- 3. Ancient records tell stories of military governors in ancient Near Eastern cities behaving much like Laban did. See Hugh Nibley, Approaching the Book of Mormon (Salt Lake City and Provo, UT: Deseret News and FARMS, 1988), 120–131. See also, Hugh Nibley, Lehi in the Desert/The World of the Jaredites/There Were Jaredites, The Collected Works of Hugh Nibley, Volume 5 (Salt Lake City and Provo, UT: Deseret Book and FARMS, 1988), 97–98.
- 4. Joseph Spencer, An Other Testament: On Typology, 2nd edition (Provo, UT: Neal A. Maxwell Institute for Religious Scholarship, 2016), 84–85. Spencer pointed out that this story really starts with the covenant made in 1 Nephi 2:19–24, and that Lehi and Nephi both repeat some form of the term command(ed/eth/ment) three times, but his analysis goes in a different direction than what will be followed here.
- 5. Spencer, An Other Testament, 84–90 discusses the centrality of commandment in the Laban story, though he takes a different approach than that followed here. On the frequency of command or commandment, see 1 Nephi 3:2, 4, 5, 7 (3x), 15, 16 (2x), 18, 21; 4:1, 11, 15, 17, 20, 34.
- 6. See Book of Mormon Central, “Why is the Presence of Chiasmus in the Book of Mormon Significant? (Mosiah 5:10–12),” KnoWhy 166 (August 16, 2016). See also, John W. Welch, “Chiasmus in the Book of Mormon,” BYU Studies 10, no. 3 (1969): 69–83; John W. Welch, “Chiasmus in the Book of Mormon,” in Chiasmus in Antiquity: Structures, Analyses, Exegesis, ed. John W. Welch (Hildesheim: Gerstenberg Verlag, 1981; reprint Provo, UT: Research Press, 1999), 198–210; John W. Welch, “Chiasmus in the Book of Mormon,” in Book of Mormon Authorship: New Light on Ancient Origins, ed. Noel B. Reynolds (Provo, UT: Religious Studies Center, 1982: reprint Provo, UT: FARMS, 1996), 33–52.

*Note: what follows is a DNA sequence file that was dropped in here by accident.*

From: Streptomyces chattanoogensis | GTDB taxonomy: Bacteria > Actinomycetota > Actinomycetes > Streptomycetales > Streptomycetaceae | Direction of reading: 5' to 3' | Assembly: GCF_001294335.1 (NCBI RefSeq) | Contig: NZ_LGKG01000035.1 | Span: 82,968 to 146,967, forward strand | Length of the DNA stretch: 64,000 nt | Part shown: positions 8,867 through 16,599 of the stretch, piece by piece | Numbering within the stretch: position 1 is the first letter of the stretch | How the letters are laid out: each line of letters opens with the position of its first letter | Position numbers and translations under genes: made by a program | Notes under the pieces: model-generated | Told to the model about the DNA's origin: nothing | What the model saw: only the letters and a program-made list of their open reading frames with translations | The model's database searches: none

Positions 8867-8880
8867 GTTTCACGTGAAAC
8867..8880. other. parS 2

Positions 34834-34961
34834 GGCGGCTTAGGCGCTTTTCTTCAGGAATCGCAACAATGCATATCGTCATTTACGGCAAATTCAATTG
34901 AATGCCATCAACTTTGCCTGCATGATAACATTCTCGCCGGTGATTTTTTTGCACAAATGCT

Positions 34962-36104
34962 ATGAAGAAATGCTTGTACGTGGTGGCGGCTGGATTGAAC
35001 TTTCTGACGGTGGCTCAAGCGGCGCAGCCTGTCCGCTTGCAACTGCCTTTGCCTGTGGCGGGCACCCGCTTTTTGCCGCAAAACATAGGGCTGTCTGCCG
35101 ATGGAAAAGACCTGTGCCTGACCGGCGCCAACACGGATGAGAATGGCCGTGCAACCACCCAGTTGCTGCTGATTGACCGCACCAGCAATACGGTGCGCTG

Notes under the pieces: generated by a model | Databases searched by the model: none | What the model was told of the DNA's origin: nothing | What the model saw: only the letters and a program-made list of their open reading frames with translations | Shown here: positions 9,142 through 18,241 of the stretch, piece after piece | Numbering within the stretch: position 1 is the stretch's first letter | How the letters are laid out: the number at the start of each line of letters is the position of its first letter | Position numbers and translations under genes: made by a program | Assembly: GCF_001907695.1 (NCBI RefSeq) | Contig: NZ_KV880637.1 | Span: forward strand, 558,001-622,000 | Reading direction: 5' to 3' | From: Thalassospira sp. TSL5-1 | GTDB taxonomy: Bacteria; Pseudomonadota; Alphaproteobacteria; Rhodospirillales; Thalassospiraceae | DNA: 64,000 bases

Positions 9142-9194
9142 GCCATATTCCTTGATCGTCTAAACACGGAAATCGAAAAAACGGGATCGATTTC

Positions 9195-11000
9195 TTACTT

- 7. Adapted from Donald W. Parry, Poetic Parallelisms in the Book of Mormon: The Complete Text Reformatted (Provo, UT: Neal A. Maxwell Institute for Religious Scholarship, 2007), 5–6.
- 8. Spencer, An Other Testament, 88–90 pointes out the two different types of commandments at work in the story, but has a different approach to their relationship in the story.
- 9. Monte S. Nyman, Book of Mormon Commentary, 6 vol. (Orem, UT: Granite, 2003), 1:57; Joseph Fielding McConkie and Robert L. Millet, Doctrinal Commentary on the Book of Mormon, 4 vols. (Salt Lake City, UT: Deseret Book, 1987–1992), 1:40.
- 10. See John A. Tvedtnes, “He Shall Prepare Away,” in The Most Correct Book: Insights from a Book of Mormon Scholar (Salt Lake City, UT: Cornerstone Publishing, 1999), 104–109.
- 11. President Thomas S. Monson, “Obedience Brings Blessings,” Ensign, May 2013, 90.
- 12. See Brant A. Gardner, Second Witness: Analytical and Contextual Commentary on the Book of Mormon, 6 vols. (Salt Lake City, UT: Greg Kofford Books, 2007), 1:101–102.
- 13. President Henry B. Eyring, “Trust in God, Then Go and Do,” Ensign, November 2010, 71.